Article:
When the New
York Rangers skated off the ice at Rexall Place in Vancouver last night (or
this morning for East Coast fans), it wasn’t just the two points and convincing
victory that fans could reflect on. It was also a look back at nearly a full
season of opposite coaching styles, by two men who once shared the same home
benches at Madison Square Garden.
Coach John Tortorella and Rangers Head Coach Alain Vigneault could not be more
different in their outward appearance. While both are clearly smart hockey
minds and dedicated to their craft, each has opposite approaches to how they go
about their business.
fiery rough presence with an obvious chip on his shoulder, likes in your face
management of his teams with accountability and no frills efforts. Vigneault, a
mild mannered executive-type who has shown stability through each phase of his
career, is more calculated, calm and technical in his coaching style.
The Rangers have
somewhat embodied the culture their coach has preached following the 2004
lockout when former head coach Tom Renney was at the helm. In a similar mode to
Vigneault, Renney was eloquent, media-friendly and even-tempered. He was the
right fit for a group of developing NHLers and a new franchise goaltender.
However, as the
team became more veteran with the likes of Scott Gomez and Chris Drury, the
Rangers went into a direction of proven winner with the ability to light a fire
under the underachieving group.
For the most
part, Tortorella succeeded. He made a Conference Final appearance and multiple
playoff appearances, but he lacked the finesse to take the Blueshirts to the
next level. He was unable to cultivate any semblance of a power play and his
in-your-face style started to cross lines as he publicly ostracized players in
the media. The act got old and the Rangers had to make a change. The act may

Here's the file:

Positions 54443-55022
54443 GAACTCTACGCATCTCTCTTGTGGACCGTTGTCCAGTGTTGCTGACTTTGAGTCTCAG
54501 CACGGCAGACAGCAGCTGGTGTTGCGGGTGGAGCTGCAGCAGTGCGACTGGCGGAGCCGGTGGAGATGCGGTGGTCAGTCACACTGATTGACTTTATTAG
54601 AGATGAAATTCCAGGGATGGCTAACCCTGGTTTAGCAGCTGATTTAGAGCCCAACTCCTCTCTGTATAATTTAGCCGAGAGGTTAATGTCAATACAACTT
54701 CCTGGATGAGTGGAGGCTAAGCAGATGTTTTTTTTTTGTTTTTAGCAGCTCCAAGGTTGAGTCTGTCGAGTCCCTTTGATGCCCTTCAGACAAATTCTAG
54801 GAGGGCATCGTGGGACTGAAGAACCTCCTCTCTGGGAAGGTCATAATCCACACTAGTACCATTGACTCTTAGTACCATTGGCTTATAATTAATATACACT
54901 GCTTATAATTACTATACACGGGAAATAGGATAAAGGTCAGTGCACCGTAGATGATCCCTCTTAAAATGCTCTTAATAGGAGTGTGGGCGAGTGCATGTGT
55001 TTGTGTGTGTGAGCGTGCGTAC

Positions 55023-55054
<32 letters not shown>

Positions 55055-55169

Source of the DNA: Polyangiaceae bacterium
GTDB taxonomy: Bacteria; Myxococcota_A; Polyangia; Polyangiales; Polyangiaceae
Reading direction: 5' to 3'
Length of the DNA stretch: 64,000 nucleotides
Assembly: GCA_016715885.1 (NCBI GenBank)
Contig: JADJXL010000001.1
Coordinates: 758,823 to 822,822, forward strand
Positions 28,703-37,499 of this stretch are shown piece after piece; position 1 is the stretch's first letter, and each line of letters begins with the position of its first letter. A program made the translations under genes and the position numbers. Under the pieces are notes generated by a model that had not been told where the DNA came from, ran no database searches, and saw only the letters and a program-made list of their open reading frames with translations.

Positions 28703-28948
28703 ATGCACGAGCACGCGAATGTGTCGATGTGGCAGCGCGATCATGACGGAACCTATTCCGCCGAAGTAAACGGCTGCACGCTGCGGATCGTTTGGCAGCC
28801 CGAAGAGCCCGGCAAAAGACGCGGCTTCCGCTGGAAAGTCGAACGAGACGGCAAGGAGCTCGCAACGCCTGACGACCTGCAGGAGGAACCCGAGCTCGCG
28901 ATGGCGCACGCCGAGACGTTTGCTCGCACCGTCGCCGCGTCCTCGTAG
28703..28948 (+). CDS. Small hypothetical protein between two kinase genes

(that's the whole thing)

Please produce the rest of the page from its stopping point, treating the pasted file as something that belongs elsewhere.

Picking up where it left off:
have gotten just as old, but much quicker in Vancouver after only one season.
current day and you have two opposite coaches that literally swapped franchises
and are having drastically different impacts.
both his credit and detriment, has been maddeningly even-keeled in a season
that has dramatically wavered until these final 20 games. Fans and media alike
were waiting for some emotional outburst to rile and stir an overall lax and
uninspired team. But Vigneault has stayed the course, insisting that the system
would work once the team got healthy and adapted to it.
Even during his
struggles, Vigneault has been able to implement a formidable power play and
utilize scorers on the penalty kill that has resulted in multiple short-handed
goals. And as the Rangers have gotten healthy and contract distractions have
fallen by the way side, things have begun looking up. The team is solidly
entrenched in the playoff picture, Lundqvist has returned to his elite level,
Ryan McDonagh has garnered Norris Trophy suggestions, Benoit Pouliot is looking
like a true first round pick and more.
In many ways,
Vigneault’s long-term outlook is succeeding. Whether it translates into
postseason success will be another story, but there is a professional demeanor
being exhibited by the Rangers, much more so than the rag-tag, “black and
Blueshirts” of years past.
While it may not
be as emotionally charged, it is winning and Vigneault might just have unlocked
the key to bringing home a championship.
Remember to get your tickets to Beyond the Ice featuring Nick Fotiu and Ron Greschner!